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(The first time we see the car – being driven by Vic himself (disguised as Ronnie B) through the New Forest)

The day started with the ‘77’ being loaded on to a very low trailer which was pulled by a large pickup truck with camera in the back focused on the car. Ronnie Barker came out of his artistes caravan dressed in a gabardine raincoat and trilby hat, asked me about the car then climbed in the driver’s seat and pretended to be driving whilst being pulled along on the trailer. Later a few distance shots of the car along the lane required me putting on Ronnie’s coat and hat before I drove. Ronnie looked about fifteen stone and I was about ten stone and he jokingly said to me “you’ll have to put a couple of golf balls in your cheeks!” At distance I was barely visilble but I did get an extra £40 for being ‘in shot’.

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(A closeup of Ronnie B behind the wheel – the car is actually being towed on a low-loader trailer for this shot)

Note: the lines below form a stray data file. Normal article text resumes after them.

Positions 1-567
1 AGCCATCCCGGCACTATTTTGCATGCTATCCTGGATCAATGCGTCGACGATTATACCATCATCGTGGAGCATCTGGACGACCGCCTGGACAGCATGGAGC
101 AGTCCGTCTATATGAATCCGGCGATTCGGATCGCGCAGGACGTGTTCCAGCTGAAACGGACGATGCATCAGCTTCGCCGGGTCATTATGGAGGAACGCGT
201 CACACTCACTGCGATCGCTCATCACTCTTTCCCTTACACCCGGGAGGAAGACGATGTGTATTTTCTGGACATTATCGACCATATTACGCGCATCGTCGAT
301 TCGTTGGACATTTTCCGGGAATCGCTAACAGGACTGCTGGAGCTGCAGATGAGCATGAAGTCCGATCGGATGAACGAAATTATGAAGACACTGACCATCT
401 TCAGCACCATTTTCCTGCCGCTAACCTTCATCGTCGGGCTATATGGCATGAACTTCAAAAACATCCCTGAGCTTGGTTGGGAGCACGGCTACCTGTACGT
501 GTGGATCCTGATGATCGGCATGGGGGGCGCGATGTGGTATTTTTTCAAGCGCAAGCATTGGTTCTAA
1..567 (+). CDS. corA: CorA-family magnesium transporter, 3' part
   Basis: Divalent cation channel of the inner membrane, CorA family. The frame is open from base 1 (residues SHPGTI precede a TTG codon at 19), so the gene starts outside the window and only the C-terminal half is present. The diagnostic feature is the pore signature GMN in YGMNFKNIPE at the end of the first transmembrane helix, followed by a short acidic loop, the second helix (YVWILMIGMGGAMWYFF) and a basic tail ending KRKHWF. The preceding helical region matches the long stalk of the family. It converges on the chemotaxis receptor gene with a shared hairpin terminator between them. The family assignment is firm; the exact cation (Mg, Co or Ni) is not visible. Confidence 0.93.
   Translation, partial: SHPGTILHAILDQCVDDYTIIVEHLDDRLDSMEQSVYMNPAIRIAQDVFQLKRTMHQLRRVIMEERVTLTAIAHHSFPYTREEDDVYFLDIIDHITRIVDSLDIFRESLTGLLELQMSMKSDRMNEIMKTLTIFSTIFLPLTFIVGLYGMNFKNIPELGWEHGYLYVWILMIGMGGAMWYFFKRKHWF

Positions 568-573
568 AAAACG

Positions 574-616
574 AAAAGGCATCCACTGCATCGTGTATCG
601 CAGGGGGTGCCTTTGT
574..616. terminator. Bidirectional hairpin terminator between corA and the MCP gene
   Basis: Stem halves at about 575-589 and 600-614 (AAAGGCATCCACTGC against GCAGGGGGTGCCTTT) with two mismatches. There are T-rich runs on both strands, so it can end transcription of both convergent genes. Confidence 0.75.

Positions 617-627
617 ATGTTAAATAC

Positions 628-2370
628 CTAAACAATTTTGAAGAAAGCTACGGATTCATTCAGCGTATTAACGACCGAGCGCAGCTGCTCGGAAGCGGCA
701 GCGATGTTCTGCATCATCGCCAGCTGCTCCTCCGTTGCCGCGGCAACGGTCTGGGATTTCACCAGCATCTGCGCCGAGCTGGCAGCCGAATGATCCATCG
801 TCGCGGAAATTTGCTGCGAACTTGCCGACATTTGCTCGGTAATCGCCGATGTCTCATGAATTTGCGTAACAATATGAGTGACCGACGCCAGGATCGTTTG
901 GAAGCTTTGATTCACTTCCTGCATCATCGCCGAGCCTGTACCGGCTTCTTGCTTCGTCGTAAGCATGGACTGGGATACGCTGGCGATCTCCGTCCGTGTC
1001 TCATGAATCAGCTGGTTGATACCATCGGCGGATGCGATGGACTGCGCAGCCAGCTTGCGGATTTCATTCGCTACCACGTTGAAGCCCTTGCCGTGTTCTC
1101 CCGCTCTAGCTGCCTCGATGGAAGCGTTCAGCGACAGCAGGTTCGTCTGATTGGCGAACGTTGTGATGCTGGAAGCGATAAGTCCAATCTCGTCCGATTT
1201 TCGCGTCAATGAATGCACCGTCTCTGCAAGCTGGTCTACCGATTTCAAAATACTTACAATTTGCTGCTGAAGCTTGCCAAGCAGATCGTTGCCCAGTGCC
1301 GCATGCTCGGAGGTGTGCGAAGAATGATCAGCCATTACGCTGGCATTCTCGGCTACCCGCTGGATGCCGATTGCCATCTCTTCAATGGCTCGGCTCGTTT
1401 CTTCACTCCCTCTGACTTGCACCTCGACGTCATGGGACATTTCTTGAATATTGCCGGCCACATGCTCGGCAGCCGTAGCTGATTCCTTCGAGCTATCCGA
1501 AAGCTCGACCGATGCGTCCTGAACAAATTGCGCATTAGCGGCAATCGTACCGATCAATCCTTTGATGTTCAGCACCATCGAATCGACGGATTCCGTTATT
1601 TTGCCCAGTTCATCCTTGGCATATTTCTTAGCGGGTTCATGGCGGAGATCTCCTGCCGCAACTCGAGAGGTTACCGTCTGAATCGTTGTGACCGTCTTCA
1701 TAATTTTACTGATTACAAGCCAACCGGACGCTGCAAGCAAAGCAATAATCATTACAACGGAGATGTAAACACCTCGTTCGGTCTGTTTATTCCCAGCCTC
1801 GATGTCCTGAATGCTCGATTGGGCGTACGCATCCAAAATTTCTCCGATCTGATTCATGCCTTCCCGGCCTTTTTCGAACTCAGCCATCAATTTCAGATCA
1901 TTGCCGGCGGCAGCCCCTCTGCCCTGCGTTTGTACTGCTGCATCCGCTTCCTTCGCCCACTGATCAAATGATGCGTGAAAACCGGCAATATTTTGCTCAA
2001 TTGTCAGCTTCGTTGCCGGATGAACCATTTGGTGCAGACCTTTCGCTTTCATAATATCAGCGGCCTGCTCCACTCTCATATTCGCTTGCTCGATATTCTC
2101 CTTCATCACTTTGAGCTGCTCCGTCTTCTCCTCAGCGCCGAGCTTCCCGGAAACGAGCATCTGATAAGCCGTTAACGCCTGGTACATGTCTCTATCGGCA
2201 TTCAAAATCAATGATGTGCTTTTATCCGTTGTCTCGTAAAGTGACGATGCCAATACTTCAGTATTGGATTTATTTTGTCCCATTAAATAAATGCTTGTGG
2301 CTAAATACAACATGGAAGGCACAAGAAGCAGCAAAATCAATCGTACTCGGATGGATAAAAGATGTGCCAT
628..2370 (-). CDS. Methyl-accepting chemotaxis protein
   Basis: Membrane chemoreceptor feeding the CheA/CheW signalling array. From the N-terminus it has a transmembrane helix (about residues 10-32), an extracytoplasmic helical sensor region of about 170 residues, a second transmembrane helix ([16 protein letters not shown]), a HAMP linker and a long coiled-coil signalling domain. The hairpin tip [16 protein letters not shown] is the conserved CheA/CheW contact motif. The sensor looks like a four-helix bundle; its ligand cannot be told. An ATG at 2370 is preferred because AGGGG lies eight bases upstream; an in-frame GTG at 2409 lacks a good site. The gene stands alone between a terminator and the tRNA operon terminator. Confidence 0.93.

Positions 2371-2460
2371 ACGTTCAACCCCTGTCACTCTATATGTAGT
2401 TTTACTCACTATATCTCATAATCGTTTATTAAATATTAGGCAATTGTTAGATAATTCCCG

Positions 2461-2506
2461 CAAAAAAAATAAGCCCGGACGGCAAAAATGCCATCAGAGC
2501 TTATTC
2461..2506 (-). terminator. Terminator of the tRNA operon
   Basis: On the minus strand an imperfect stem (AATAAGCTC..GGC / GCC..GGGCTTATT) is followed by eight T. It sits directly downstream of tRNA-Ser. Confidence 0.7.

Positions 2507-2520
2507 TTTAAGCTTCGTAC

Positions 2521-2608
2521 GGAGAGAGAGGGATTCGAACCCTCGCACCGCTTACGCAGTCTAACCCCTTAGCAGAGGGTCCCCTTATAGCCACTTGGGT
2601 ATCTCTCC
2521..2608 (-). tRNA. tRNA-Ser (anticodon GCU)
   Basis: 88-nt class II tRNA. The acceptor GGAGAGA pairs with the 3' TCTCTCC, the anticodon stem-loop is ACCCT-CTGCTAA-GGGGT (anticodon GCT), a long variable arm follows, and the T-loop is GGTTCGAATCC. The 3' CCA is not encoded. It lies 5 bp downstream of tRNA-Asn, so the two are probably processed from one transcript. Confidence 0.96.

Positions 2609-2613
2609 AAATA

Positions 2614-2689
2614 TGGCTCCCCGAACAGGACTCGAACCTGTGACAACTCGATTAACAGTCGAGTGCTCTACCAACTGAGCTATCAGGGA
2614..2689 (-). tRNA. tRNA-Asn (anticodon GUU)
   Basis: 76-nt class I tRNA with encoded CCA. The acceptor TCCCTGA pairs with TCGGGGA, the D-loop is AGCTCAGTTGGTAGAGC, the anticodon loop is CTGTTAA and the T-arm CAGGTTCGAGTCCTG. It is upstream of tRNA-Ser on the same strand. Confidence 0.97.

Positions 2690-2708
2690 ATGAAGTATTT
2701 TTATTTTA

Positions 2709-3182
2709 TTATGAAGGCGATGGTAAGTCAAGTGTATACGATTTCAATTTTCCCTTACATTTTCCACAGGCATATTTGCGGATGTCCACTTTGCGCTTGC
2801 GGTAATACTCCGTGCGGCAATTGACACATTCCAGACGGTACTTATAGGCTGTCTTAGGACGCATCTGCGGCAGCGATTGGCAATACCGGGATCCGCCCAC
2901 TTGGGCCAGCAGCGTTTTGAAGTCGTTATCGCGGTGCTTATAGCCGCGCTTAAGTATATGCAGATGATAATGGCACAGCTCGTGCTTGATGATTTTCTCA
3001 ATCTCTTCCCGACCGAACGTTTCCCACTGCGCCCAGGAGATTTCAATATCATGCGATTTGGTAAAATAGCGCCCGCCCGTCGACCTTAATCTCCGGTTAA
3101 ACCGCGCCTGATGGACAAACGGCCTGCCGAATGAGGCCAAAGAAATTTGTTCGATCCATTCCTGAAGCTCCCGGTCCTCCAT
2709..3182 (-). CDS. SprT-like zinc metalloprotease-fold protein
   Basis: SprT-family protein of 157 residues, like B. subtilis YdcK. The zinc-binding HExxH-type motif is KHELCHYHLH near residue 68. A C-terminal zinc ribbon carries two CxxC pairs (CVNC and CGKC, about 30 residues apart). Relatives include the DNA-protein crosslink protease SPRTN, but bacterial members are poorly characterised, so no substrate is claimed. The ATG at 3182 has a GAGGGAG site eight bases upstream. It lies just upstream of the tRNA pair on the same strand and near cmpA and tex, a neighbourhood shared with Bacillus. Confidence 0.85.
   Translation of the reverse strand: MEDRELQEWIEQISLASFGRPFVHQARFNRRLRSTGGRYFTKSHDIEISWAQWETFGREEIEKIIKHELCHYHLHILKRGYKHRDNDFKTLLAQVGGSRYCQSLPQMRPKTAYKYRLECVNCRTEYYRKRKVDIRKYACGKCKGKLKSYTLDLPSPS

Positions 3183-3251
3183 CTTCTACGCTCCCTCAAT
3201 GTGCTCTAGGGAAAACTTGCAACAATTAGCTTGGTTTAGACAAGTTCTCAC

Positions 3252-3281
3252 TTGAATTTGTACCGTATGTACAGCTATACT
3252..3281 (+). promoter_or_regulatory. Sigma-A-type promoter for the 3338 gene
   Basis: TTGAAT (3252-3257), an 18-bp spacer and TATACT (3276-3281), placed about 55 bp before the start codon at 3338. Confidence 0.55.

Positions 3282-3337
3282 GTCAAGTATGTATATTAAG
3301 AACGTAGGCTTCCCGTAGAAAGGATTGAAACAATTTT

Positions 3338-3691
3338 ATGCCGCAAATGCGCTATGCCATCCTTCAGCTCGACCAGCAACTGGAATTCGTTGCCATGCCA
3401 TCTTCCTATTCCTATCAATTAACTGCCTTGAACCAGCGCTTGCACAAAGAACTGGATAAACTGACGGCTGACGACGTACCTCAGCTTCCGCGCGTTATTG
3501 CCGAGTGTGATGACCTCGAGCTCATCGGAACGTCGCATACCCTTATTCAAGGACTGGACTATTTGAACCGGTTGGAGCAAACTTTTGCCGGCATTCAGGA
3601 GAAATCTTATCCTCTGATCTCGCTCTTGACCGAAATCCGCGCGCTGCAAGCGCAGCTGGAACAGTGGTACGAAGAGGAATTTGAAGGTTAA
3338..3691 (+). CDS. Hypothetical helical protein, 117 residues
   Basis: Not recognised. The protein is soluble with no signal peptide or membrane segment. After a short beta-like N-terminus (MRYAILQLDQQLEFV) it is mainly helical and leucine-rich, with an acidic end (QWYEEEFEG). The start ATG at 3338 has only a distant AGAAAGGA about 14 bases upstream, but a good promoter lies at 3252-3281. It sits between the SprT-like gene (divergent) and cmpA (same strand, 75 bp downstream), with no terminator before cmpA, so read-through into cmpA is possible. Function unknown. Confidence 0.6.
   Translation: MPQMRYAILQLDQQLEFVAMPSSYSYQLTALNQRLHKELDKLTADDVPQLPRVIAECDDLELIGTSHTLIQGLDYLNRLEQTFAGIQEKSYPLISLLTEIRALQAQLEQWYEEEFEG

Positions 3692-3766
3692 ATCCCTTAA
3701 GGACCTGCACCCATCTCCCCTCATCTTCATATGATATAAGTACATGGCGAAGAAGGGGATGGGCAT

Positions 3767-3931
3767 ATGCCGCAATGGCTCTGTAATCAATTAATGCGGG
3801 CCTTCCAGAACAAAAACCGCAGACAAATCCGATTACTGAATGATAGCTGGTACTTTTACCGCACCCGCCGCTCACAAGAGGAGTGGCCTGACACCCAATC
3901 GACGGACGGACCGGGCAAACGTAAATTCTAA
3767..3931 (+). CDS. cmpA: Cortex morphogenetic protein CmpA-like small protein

I was disconcerted when later the director wanted to film the part where Ronnie ran out of ‘gas’ and said “I wondered what else could happen to me” he kicks the front tyre and both front wheels fall off as he walks away! For this the front of the car was jacked up and the wheel nuts taken off both front wheels, the crew then tied clear nylon line to the wheels and after ‘camera roll’ two people pulled the lines to bring the wheels off and another person dropped the car down on the jack!

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(The front wheels come flying off – thanks to some well hidden nylon string!)

Ronnie was great company to be with and when we stopped for lunch he sat with the crew and me and whilst eating he asked me about the car. When I told him about the barn find and its condition etc. he put on his farm yokel voice and said “I be wantin’ a lot of money for ‘er, just a li’l work she’ll be as good as nu”. He was also saying how his wife was very fond of cats which were kept at their house in Pinner.